And then we had such a ghastly winter here in Boise, that it was a blessing to be limping around for months instead of running:

  • Our driveway was so full of ice for so many weeks that only a Navy Seal could have made down it to the actual road to get the mail.

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  • The amount of snow we had to shovel was roughly equal to the McMurdo Ice Shelf in Antarctica, so who could run after shoveling all of that?

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  • Our dogs audibly sighed every time they had to go outside and navigate the feet of snow/ice that accumulated and made it impossible to find a good-smelling place to poop.

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On top of the unprecedented snowfall was an unprecedented, soul-crushing workload, which I won’t bore you with, except to say that the only exercise most of us have gotten is using a corkscrew within five minutes of arriving home.  I mean, it’s something, right?

Most of us in Boise are very tired of the word “unprecedented.”

And let’s not forget the election, Carrie Fisher and Debbie Reynolds’ unexpected deaths, and a bad bout of the flu over New Year’s.  Even the simple and wonderful things, like meeting a good friend for lunch, became a life-threatening act, having to navigate the ice-covered parking lot.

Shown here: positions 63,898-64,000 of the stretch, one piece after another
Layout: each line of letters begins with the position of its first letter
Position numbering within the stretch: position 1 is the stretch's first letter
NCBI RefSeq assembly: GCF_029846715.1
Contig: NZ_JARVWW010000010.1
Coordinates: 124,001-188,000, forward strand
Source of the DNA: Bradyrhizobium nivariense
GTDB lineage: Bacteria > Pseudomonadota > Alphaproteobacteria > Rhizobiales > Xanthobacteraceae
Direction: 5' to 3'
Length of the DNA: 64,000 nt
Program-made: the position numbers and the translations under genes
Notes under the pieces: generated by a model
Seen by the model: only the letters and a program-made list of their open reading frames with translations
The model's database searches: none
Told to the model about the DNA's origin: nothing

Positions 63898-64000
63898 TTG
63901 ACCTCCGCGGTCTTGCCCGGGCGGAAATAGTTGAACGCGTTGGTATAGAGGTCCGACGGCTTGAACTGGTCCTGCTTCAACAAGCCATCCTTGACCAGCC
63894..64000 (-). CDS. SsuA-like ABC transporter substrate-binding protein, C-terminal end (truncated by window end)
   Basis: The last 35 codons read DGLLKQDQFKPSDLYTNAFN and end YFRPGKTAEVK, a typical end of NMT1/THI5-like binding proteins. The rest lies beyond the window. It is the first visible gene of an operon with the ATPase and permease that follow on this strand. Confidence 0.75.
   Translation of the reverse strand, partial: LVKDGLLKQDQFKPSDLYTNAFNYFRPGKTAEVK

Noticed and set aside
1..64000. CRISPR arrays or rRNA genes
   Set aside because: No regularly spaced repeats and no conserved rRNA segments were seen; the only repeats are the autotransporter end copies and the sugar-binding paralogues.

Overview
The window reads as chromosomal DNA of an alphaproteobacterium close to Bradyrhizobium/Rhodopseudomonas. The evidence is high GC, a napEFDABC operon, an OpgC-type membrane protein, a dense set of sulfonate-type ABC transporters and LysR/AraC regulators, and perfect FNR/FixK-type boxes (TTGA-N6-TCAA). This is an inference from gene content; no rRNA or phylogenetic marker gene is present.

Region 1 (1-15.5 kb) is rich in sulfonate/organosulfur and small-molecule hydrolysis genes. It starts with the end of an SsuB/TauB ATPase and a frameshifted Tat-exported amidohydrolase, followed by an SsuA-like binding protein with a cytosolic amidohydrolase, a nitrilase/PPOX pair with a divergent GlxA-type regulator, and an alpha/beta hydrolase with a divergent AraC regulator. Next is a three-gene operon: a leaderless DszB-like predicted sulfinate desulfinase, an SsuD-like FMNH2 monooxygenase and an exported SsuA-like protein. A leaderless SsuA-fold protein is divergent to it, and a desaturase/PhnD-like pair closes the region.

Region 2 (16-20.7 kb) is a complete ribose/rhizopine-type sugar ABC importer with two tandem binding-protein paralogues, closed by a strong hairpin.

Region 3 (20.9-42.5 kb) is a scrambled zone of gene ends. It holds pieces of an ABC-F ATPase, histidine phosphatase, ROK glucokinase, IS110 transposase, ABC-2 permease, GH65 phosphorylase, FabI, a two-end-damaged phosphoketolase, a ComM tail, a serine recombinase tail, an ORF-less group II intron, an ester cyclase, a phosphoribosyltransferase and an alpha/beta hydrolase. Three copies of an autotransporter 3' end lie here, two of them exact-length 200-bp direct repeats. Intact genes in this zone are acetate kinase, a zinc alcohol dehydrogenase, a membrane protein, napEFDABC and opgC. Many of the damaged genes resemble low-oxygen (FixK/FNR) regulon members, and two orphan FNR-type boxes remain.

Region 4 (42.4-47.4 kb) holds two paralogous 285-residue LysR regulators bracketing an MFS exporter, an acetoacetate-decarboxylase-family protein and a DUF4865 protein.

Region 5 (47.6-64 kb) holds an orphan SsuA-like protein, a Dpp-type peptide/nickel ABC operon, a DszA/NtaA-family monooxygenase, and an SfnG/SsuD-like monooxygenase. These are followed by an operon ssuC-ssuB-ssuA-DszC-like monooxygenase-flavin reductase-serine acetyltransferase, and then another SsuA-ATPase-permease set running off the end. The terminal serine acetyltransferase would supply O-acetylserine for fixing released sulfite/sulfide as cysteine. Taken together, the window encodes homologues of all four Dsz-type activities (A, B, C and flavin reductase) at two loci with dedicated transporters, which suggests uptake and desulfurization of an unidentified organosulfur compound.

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Long story short:  I have fallen off of a veritable stable of horses:  Running, eating well, exercising, getting enough sleep, writing, studying Italian on a regular basis, enjoying quality time with anyone except my colleagues, if that.  Life’s just been stupid for months.

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So, now it’s March.  The snow is finally off the ground, but the temperatures most days are still suspect.  It’s not like I’ve never run in the winter before.  But I found out that I really need the gradually-decreasing temperatures of fall running to make winter running tolerable.  And, alas, there were none of those.